Susan Walsh, AP
In this Jan. 22, 2009 file photo. Lilly Ledbetter, an Alabama Goodyear Tire & Rubber Co. worker, speaks during a news conference on Capitol Hill in Washington. Congress sends the White House its first legislation in Barack Obama's presidency, a bill that allows women to sue retroactively for pay and other workplace discrimination that occurred years, even decades in the past. It has been a priority for women's groups seeking to narrow the wage gap between men and women.

Conventional wisdom that says women earn less than men has been challenged by a new study that says that gaps appear later in careers and hinge largely on choices such as family and and types of jobs.

The notion of the gender pay gap was reinforced by a recent study from the National Partnership for Women and Families, which found that, on average, women working full time earn more than $11,000 a year less than men working full time.

But a new analysis of related data conducted by concludes that unequal pay for equal work is something of a misnomer.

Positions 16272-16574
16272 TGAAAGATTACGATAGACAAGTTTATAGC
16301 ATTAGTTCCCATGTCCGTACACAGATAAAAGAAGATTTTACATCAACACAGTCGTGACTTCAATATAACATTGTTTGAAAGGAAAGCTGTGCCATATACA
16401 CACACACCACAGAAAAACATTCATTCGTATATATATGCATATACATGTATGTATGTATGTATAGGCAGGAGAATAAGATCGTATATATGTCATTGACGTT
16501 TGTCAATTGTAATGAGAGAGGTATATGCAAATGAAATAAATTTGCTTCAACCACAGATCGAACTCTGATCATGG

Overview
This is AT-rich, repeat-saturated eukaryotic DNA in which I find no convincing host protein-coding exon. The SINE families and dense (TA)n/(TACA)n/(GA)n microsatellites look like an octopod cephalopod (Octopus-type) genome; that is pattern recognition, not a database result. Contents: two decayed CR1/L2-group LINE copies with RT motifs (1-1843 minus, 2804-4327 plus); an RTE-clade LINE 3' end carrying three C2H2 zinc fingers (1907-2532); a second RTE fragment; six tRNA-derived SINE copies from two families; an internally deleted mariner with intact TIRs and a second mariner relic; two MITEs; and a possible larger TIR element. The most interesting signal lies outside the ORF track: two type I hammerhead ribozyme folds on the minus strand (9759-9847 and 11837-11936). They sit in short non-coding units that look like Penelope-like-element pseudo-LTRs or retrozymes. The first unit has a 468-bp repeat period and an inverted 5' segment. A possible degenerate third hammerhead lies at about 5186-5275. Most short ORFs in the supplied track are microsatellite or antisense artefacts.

"Women earn less than men on average because they often fill jobs with a large societal benefit, but small monetary benefit," concluded Katie Bardaro, lead economist for PayScale. "Instead of focusing the debate on the misbegotten gender wage gap, we should instead examine why women are absent from high-paying jobs and industries, like technology, engineering and executive positions."

"There is a wage difference," wrote Derek Thompson at The Atlantic, summarizing the findings. "But it might not be the wage difference that you thought. The real gap isn't between men and women doing the same job. The real gap is between men and women doing different jobs and following different careers.

"But even if the gender gap disappears after controlling for experience and job selection, it's hard to imagine that men thoroughly dominating the highest-paying positions is a good outcome," Thompson wrote. "For example, the expectation that women more than men bear the responsibility to raise children gently nudges thousands of highly educated women out of full-time work."

Eric Schulzke writes on national politics for the Deseret News. He can be contacted at